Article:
The main gauge of change in information delivery is the boom in sales of modems, which are expected to grow at an average rate of 17.2% worldwide (22.4% in Europe alone) between 1994 and 1998, and the expanding reach of the Internet and such commercial operators as CompuServe. “Sales of CD-ROM drives are doubling and tripling this year,” says Deborah Monas, an analyst at London’s Kagan World Media.
At present, the market for enhanced disks is limited by the relatively small proportion of households with computers equipped with CD-ROMs, said Deborah Monas, an analyst with Kagan World Media. In Britain, for instance, only 7 percent of homes have CD-ROMs, about the same percentage as in Germany. In other European countries, the figures are lower. It will be another five years before there is a widespread market for enhanced CDs, Ms. Monas said.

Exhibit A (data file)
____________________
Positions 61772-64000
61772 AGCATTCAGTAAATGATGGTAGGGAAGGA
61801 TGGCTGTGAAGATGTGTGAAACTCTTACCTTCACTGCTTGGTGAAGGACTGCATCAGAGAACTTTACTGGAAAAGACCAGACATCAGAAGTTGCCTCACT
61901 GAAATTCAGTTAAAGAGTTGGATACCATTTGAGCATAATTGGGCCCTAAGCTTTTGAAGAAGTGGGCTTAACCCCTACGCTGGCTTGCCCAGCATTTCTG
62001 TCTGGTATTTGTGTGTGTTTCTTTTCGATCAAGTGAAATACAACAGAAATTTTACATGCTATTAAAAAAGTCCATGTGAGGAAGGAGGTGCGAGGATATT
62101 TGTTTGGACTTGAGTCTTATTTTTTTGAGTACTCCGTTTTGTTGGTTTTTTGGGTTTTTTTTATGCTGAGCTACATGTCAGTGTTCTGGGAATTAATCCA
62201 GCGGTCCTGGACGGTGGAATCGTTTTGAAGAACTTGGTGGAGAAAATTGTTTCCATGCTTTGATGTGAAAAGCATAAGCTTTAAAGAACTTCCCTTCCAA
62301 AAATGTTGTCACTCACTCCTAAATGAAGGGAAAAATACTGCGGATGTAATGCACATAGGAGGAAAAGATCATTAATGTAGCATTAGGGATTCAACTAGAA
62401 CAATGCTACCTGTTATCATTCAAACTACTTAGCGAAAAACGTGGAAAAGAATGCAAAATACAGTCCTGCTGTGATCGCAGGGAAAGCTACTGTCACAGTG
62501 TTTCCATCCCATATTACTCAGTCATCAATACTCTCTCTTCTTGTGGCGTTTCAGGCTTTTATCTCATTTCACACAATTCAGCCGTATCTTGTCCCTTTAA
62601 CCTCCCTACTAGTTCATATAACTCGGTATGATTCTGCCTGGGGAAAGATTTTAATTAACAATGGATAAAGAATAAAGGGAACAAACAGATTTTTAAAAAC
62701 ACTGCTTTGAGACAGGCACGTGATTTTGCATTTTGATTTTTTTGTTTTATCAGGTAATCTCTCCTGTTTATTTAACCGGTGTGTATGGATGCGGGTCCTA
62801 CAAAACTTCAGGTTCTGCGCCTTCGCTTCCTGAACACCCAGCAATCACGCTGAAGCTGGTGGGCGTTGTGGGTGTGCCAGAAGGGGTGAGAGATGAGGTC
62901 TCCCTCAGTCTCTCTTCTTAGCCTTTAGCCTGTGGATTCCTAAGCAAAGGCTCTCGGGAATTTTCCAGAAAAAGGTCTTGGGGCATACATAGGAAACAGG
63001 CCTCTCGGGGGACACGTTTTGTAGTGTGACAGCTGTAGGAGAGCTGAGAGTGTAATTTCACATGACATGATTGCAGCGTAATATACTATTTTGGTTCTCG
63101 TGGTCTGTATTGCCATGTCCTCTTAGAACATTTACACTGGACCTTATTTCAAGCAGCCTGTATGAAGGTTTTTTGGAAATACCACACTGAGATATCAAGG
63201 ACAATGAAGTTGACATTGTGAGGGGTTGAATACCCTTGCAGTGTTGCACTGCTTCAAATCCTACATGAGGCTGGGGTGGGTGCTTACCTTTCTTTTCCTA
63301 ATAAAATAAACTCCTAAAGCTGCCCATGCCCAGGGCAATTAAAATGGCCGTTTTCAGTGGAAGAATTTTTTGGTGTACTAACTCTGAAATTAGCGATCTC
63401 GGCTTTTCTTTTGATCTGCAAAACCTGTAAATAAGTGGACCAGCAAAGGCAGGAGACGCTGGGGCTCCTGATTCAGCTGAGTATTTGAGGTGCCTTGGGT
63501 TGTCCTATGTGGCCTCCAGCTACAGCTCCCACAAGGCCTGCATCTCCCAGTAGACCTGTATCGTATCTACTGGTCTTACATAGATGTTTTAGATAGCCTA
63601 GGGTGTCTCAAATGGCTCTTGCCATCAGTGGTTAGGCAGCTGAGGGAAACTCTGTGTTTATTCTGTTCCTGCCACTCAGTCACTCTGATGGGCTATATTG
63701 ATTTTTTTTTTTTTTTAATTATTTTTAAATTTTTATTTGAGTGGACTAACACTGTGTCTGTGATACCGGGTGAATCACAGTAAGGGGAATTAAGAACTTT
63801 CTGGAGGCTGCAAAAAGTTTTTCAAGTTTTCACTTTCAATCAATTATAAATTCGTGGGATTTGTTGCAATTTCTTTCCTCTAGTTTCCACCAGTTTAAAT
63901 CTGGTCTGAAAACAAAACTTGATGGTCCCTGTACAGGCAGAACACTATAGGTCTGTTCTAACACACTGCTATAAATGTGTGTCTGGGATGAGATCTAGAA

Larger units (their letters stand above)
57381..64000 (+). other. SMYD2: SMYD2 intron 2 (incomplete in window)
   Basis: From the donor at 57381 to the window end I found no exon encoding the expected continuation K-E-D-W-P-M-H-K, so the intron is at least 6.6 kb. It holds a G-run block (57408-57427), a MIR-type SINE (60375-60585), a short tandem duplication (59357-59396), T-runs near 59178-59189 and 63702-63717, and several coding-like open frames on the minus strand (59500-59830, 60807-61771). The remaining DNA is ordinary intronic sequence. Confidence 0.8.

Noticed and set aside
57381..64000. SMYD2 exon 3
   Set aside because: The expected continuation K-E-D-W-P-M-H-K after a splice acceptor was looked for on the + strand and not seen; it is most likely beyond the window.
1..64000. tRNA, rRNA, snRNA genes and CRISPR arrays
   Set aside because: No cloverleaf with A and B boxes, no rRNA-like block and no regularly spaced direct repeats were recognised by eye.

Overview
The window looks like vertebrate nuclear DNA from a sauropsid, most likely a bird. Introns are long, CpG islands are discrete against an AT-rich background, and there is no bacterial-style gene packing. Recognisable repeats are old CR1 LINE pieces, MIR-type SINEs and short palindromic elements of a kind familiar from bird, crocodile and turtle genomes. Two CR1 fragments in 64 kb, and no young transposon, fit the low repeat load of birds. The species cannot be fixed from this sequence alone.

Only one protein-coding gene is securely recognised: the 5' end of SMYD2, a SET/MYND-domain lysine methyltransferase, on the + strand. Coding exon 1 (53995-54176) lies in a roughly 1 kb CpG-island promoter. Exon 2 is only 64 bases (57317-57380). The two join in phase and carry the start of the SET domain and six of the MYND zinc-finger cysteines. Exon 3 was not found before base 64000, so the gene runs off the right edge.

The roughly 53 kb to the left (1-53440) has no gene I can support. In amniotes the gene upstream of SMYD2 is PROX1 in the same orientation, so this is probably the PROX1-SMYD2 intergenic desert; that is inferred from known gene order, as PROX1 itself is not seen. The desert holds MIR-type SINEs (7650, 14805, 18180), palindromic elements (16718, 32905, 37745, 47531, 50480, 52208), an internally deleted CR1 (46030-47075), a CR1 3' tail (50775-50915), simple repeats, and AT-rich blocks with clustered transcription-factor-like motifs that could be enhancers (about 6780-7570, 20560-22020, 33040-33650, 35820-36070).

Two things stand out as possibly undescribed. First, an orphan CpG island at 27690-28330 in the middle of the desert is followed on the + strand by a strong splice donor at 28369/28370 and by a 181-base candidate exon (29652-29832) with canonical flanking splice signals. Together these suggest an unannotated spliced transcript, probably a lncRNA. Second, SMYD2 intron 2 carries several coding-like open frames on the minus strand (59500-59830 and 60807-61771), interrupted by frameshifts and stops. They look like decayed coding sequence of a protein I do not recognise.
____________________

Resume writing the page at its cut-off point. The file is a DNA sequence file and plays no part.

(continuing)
Deborah Monas, former analyst at Kagan World Media, is my mom. She’s a sixth grade physics teacher now, a job she completely enjoys, and I’m writing this while she grades her students’ work across from me on her kitchen table. Between us is my iPad, a paper-sized device that stores many, many CD-ROMs worth of information. Right now, there are three of us in the house, we have seven Internet-connected devices switched on, and the world of CD-ROMs and modems seems like a long time ago.